I approached a booth with a simple question. “What time was my appointment?” I had made the appointment for 3 pm but had received a confirmation call for 2:45. Asking one of the Booth Ladies, I was told, “I don’t know when your appointment is for, just sit and wait for the doctor.” This patient experience told me that the hospital’s time was more important than my own and that I could not be trusted to come to an appointment on time.

At 2:43, after eventually learning my appointment was for 3 pm, I decided to dash to the hospital coffee shop on the floor below. When I came back at 2:55, my teenage daughter was nowhere to be seen. Going back to the Booth to ask about my daugther’s whereabouts, the original Booth Lady didn’t even look at me, but told her companion Booth Lady, “I told the mother to wait for the doctor. This patient experience told me I wasn’t a person, but an individual filling a role, and doing it badly at that. Bad Mom, Bad!

Contrast this to my mammography later that day. Not only was I greeted by a friendly woman, I was given thorough instructions reinforced on a patient handout. I was then whisked away into a spa-like changing room, complete with honey colored wood lockers, thick terry robes and ethereal Spa music playing in the background. To top it all off, I got a bracelet commemorating breast health awareness month when I left. I was a “Wonderful Woman.”

Yes, this was the same health system. But no one had bothered to think through how an individual person might experience it’s different parts in her different roles: parent, patient and parental caregiver. I know a unified patient experience is possible.I increasingly use another health system in my area, the Summit Medical Group. The receptionists are uniformly friendly, even when you as the patient screw up. For example, one of the receptionists noticed I missed an appointment in another department and made a call to have them squeeze me in so I wouldn’t have to come back again. That patient experience told me I was an important individual whose time was valuable.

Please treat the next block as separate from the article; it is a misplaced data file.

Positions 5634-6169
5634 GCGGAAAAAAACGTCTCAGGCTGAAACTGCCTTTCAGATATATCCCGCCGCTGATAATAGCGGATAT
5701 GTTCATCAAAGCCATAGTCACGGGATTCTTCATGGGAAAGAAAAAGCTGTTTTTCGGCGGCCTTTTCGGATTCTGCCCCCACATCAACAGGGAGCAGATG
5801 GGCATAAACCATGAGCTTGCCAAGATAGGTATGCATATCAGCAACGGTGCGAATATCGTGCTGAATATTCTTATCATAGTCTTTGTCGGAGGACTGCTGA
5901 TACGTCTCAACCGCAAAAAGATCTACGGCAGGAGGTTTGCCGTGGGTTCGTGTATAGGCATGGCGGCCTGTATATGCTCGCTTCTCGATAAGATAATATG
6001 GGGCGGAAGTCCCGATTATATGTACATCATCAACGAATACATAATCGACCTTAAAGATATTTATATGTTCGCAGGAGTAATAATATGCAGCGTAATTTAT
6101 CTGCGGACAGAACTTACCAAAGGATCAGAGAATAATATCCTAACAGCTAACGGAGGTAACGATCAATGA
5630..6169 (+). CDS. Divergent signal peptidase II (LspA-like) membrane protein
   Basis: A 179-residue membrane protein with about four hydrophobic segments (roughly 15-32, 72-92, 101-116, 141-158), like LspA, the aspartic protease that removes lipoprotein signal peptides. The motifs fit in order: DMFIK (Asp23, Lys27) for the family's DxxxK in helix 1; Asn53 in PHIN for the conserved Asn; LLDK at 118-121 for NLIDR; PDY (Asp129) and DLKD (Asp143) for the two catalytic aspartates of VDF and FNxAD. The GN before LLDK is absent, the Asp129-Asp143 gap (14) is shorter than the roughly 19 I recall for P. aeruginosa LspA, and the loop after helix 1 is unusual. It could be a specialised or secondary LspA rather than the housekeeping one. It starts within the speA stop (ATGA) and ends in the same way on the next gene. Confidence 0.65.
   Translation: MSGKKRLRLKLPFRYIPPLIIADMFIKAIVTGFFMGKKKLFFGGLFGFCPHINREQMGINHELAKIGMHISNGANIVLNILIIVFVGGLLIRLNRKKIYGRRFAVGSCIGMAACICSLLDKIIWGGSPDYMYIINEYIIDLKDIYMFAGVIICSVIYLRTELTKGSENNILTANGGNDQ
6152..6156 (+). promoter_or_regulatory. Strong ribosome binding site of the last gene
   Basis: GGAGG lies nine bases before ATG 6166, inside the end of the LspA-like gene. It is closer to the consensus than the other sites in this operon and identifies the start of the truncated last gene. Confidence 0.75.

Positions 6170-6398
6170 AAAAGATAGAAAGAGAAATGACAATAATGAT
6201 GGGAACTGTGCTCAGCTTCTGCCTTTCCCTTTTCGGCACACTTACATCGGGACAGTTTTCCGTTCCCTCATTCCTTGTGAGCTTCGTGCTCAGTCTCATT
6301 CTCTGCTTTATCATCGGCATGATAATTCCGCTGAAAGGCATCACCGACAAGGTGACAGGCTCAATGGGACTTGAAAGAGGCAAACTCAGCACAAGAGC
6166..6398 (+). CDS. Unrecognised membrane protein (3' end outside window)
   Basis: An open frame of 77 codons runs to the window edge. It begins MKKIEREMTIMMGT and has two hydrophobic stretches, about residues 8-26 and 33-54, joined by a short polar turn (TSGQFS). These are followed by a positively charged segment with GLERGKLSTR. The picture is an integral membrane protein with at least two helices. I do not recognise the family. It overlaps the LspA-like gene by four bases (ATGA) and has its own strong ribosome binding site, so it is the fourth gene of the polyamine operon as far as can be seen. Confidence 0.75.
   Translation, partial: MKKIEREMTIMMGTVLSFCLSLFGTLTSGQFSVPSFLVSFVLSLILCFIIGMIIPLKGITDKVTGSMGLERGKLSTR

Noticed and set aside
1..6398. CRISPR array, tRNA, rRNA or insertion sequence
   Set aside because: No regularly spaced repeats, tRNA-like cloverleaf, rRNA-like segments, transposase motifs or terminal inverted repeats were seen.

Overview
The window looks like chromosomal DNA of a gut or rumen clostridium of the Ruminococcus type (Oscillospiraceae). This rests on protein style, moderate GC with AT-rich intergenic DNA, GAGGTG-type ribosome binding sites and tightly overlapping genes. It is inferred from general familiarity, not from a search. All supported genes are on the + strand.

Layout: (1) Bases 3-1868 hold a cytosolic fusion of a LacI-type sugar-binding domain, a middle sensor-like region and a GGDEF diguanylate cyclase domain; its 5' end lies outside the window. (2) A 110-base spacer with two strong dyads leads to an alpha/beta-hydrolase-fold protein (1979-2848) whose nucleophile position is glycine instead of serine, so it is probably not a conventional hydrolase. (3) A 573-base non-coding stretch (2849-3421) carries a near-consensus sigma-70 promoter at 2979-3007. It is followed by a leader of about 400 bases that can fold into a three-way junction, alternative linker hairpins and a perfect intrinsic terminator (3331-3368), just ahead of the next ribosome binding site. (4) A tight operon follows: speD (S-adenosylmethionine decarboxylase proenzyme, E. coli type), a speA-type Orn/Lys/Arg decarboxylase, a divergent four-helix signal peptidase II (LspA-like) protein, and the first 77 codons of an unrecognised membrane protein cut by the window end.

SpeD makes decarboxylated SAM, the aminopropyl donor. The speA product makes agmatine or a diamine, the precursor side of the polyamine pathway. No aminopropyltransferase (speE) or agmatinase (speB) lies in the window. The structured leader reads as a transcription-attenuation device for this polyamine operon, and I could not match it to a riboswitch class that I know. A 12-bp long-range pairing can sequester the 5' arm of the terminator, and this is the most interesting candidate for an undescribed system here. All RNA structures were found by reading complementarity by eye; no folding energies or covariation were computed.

Now the medical care I receive in both systems is excellent. But if I needed a new doctor, I would go to Summit Medical Group. And I am not alone in judging a system by it’s support personnel. According to PwC Health Research Institute, 60% of consumers said staff attitudes are a key factor in evaluating their provider experience. The lesson here is to make sure the patient experience is understood and designed from the patient’s perspective. And that starts from the moment the patient picks up the phone to schedule an appointment.

Quantitative Proof: Better Clients Get Better Work

The Good Client

When I was a client I subscribed to the better clients get better work theory. Then while working at Saatchi Healthcare I saw first hand how the best clients got the best people. Well-regarded agency personnel could actually refuse to work on accounts with difficult clients. Talent is that important to an agency. But it was not until I worked with 99Designs that I got quantitative proof of how being a good client results in better work.

99Designs is an online graphic design marketplace of over 300k designers who participate in customer design contests to create basic design such as logos, websites and collateral.  Customers purchase design packages offering different levels of designers, quantities of design and support. The design package I purchased for logo development promised I would receive 60 designs.